Real-World Learning: Online Programs With Heart

By fostering real-world engagement, Endicott College’s Van Loan School of Professional Studies has led in experiential online learning for years.

Endicott Van Loan School Madrid
Est. Read Time

Remote and online education has been a curve ball for many institutions who had to pivot during the COVID-19 pandemic, but the Van Loan School of Professional Studies at Endicott College has been leading the practice for years. The school offers real-world learning solutions as part of its online curriculum so that English-language learners, active military, veterans, parents, full- and part-time workers, professionals, and anyone else with a hectic schedule can achieve their educational goals—on their own timetable. Van Loan School staff and faculty fully understand that professional studies students are pursuing degrees while balancing work, family, and social commitments. But despite this juggling act, students are dedicated to learning and understand its importance to their future.

Even before COVID-19 caused disruptions, the Van Loan School was offering associate and bachelor’s degrees in the areas of computer science, psychology, business, criminal justice, and integrated/liberal studies fully online.

A main difference, when compared to other online programs, is that the Van Loan School’s model embraces experiential education no matter the course delivery method—a hallmark of Endicott College at large. Providing meaningful hands-on engagement to online learners is essential. Academic Dean of Professional Programs Laura Douglass, Ph.D., says, “We encourage faculty to embed experiential learning into their courses. For example, in American Court Systems, students actually go to a local courtroom, and students enrolled in the undergraduate course Addiction & Society attend a local Alcoholics Anonymous (AA) or Narcotics Anonymous (NA) meeting and write up a case study (keeping anonymity of all participants).”

At some colleges, there are just a few experts in online learning. At the Van Loan School, it is an integral part of being a faculty member. Douglass explains, “We expect every faculty member to be as fluid in online pedagogy as we do the content of their course. It is the goal of faculty to develop multimedia, highly engaging, and experiential learning communities. Students expect high quality faculty who care about them and their future.”

However, you don’t have to be an innate technology aficionado to excel as a faculty member—you just need to be committed to becoming a better online educator each day. “We have instructional designers who can assist with the technical components of teaching, but faculty need the commitment and drive to create an environment in which student success is at the center,” says Douglass.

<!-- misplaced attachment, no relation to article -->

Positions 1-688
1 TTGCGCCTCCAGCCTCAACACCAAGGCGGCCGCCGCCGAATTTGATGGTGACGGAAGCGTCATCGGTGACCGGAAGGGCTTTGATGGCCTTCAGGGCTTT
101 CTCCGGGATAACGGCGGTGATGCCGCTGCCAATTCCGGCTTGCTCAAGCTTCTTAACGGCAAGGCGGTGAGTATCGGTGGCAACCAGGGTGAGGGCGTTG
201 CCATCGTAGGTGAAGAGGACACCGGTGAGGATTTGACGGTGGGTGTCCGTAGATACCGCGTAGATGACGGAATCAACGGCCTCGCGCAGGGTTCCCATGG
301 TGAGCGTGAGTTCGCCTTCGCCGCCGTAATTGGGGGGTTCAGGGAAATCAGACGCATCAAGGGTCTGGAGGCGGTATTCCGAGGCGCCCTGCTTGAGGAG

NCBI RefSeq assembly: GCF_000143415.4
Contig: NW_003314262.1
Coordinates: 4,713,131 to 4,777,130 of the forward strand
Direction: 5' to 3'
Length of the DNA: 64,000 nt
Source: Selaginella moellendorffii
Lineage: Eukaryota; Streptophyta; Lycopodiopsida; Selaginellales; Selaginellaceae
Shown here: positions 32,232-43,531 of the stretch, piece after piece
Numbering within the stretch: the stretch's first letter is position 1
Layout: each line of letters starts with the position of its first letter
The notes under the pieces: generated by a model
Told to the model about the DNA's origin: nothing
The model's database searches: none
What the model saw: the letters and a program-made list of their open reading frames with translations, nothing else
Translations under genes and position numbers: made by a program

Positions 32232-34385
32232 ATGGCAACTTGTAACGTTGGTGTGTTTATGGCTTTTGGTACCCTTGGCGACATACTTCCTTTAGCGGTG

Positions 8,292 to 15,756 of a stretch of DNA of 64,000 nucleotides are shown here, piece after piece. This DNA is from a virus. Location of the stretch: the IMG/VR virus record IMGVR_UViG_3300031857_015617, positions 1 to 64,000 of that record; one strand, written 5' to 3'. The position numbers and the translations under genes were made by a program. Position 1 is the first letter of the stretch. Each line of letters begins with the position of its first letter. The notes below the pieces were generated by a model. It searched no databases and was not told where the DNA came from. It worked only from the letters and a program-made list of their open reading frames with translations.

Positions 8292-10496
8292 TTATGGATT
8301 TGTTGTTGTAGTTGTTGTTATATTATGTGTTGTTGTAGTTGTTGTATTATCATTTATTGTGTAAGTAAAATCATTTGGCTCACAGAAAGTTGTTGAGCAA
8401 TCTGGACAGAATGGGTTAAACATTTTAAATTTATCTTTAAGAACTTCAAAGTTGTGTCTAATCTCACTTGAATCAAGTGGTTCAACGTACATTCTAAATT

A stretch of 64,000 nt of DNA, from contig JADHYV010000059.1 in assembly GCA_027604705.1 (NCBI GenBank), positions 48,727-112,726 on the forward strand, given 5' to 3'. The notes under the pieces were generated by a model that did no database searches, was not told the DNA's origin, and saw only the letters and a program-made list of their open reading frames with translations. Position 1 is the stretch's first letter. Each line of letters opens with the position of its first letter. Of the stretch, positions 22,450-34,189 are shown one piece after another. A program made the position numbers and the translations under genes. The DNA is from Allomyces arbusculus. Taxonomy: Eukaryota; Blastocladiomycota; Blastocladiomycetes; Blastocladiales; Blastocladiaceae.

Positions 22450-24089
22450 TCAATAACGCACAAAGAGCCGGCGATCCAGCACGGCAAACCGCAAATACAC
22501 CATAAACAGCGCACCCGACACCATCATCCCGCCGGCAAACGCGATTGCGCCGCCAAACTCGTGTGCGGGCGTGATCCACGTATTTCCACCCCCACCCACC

She continues, “The first type of interaction the student has is with the faculty. We want faculty who are highly engaged and participatory with a student focus. The second type of interaction is with peers—students learn from understanding new perspectives, and from being responded to by a wide range of voices. Third, students should interact in their field of study…with professionals, interviewing individuals in their field so that they can see their professional identity come into light.” 

As with other schools at Endicott, the Van Loan School knows the value of being part of the world—virtually and experientially. Douglass says, “I believe that learning is more than sitting in a classroom, and more than sitting at home alone with books. Learning is about finding out who you are a person, your strengths, your weaknesses and developing the persistence to acknowledge both and continue to grow—this happens through interaction.”

A typical three-credit course includes 90 hours of assignments while the rest of the time is orchestrated by the individual professor to encourage participation and hands-on learning. For example, students are urged to contribute to large discussion forums, visit museums, and observe classrooms.

Endicott Van Loan School MadridVan Loan School students abroad in Madrid, Spain.

Students also have the opportunity to go abroad, most recently to Madrid, Spain. “We have week-long study abroad options for students so they can see themselves as part of the larger world,” says Douglass. “This gives students a sense of being part of a global community that is dedicated to learning, exploring, and challenging one's self to be innovative. Students learn the world is bigger than their community.” Whether online, or on-site in Beverly or Boston, the Van Loan School offers an environment where individuals at various stages of learning, with different life circumstances, can thrive. A successful example is Carola Terreni ’19, who achieved her bachelor’s degree in psychology while simultaneously raising five children and working full-time as an expressive arts therapist in Buenos Aires, Argentina. To learn more about professional studies programs contact Director of Van Loan Undergraduate Programs Maureen Znoj at or visit